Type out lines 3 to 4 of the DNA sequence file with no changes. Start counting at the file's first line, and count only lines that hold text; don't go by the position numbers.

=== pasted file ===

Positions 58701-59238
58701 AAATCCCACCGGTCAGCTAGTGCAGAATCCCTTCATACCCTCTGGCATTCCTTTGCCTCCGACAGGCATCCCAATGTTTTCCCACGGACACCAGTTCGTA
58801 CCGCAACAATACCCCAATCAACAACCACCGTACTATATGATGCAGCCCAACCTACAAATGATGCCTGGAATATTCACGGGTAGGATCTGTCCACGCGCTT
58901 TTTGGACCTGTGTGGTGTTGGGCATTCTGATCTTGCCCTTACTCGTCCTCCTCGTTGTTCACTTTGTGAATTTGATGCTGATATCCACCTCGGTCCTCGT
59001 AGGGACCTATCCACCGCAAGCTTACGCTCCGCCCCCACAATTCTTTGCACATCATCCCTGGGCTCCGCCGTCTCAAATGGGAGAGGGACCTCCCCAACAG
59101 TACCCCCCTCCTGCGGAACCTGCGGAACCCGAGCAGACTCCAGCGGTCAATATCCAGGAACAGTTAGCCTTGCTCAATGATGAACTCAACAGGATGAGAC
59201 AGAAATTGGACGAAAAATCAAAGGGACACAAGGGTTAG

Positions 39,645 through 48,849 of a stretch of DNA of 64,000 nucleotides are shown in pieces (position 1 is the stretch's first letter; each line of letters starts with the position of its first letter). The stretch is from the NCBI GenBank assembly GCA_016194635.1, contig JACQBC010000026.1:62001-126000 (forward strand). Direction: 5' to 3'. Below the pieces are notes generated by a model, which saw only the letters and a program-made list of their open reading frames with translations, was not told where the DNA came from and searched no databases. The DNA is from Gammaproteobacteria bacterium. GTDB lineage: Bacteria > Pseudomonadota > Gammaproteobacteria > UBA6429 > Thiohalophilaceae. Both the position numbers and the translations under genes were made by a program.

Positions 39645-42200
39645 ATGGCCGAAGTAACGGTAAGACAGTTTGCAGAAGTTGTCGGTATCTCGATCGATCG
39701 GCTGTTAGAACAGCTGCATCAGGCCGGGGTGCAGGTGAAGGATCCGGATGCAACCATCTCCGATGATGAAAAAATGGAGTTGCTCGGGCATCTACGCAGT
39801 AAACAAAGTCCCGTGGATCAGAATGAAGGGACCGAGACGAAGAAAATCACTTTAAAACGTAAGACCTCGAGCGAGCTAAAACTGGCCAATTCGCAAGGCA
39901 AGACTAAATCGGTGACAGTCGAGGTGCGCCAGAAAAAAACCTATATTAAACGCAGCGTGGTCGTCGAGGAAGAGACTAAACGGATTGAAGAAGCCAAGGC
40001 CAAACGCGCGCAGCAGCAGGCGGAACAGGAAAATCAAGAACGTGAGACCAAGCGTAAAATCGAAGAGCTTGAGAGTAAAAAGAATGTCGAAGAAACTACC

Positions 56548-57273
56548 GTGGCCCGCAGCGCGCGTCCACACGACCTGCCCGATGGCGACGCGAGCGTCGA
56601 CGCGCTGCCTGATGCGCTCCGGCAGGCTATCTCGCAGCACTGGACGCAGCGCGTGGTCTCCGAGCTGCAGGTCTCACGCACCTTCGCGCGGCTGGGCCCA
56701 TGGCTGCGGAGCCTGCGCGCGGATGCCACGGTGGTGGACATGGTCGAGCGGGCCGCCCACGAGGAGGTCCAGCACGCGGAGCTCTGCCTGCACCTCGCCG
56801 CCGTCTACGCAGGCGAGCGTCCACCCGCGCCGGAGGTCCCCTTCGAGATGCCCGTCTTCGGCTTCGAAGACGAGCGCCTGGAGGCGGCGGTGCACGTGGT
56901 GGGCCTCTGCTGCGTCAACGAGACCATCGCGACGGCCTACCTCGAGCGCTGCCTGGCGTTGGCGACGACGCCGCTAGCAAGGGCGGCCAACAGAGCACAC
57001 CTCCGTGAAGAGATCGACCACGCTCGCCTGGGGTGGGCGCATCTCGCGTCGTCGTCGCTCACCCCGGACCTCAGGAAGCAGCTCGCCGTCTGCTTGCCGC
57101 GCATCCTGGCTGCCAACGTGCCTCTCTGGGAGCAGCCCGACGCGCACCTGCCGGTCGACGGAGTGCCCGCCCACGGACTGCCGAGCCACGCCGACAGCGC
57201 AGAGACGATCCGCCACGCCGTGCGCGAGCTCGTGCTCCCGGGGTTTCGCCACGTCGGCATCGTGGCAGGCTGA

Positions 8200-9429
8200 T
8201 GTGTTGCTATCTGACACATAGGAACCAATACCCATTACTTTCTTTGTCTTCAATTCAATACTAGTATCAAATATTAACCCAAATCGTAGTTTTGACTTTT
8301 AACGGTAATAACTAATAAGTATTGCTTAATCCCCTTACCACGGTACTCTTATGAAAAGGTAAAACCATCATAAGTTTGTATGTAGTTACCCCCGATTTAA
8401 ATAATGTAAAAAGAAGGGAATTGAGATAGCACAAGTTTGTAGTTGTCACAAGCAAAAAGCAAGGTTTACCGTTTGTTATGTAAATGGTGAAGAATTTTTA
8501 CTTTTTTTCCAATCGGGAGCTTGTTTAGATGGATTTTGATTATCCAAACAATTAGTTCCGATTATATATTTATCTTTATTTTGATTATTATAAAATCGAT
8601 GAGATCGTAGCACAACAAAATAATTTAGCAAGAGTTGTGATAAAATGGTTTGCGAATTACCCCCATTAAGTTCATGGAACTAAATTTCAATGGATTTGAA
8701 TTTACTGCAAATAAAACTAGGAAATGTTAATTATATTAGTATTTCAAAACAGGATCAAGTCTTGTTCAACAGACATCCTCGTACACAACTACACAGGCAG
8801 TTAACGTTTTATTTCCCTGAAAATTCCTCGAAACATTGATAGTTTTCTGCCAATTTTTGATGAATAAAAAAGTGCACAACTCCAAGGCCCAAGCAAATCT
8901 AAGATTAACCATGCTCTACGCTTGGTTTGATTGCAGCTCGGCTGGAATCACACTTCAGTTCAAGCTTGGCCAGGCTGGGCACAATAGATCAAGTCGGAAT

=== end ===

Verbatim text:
58801 CCGCAACAATACCCCAATCAACAACCACCGTACTATATGATGCAGCCCAACCTACAAATGATGCCTGGAATATTCACGGGTAGGATCTGTCCACGCGCTT
58901 TTTGGACCTGTGTGGTGTTGGGCATTCTGATCTTGCCCTTACTCGTCCTCCTCGTTGTTCACTTTGTGAATTTGATGCTGATATCCACCTCGGTCCTCGT